But now, says Paul. But now. But now, apart from the law, the righteousness of God has been disclosed. That is what we celebrate today. Now, in our own day, right now, the righteousness of God has been disclosed.
But now, even today, we see the righteousness of God. Even today we are called to attest—as the prophets and apostles and church mothers and fathers have for centuries—to the righteousness, the love, the mercy, the peace, the wholeness of God in our world. Because isn’t that what we claim every time we gather together? That here, in this place, at this time, we see God at work showing forth love and mercy and righteousness even here, even though we least expect it, even though we least deserve it?
And, arguably, that is what Luther was trying to get across in all those theses: the love of God, the good news that God is still at work in the world, is not something for some later date or time or place, it is not something that anyone can dole out in proportion to wealth or deservedness. Rather, the good news of God still at work in the world is precisely for this moment, for the next moment, for every moment when someone somewhere is desperate to know that even in the worst of their circumstances, even when it seems least likely, even when it seems impossible, there is God at work. The righteousness of God, the work of God, the love and mercy and wholeness of God, are for the “but now” of life. Because the “but now” is where we live.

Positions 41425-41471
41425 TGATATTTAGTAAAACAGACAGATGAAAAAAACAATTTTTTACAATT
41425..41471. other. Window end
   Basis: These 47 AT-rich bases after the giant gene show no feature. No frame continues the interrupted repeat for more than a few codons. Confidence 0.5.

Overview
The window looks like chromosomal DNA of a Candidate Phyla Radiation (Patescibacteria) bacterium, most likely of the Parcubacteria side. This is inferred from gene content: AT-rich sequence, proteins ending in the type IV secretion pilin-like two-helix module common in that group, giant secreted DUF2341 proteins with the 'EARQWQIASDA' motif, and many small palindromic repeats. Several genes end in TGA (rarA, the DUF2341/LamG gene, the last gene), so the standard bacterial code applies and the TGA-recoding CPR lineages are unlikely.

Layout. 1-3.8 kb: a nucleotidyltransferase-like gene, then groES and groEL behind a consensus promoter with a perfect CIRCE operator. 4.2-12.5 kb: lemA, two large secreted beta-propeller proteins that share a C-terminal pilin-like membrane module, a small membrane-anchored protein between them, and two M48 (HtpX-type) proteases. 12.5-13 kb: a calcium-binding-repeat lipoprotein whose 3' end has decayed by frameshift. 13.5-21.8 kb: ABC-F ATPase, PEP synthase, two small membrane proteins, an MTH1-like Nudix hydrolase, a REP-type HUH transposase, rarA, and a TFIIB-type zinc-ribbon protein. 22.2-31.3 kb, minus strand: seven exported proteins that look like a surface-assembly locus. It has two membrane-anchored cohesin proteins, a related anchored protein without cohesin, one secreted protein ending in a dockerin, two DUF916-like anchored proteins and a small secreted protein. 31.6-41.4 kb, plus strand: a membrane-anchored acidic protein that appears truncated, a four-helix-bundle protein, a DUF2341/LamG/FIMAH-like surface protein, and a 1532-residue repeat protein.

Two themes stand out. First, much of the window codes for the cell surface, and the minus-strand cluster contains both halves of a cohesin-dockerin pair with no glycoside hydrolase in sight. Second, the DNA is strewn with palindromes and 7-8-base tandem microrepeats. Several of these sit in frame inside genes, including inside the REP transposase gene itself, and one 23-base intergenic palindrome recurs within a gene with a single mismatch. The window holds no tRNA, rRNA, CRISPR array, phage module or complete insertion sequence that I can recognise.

As we look around us, as we look at the news, as we look at our own lives, we cannot help but feel the burden of life, the weariness of our wounded world, the needs of life weighing us down. But now! But now, God is at work. Even in the burdens and weariness and needs.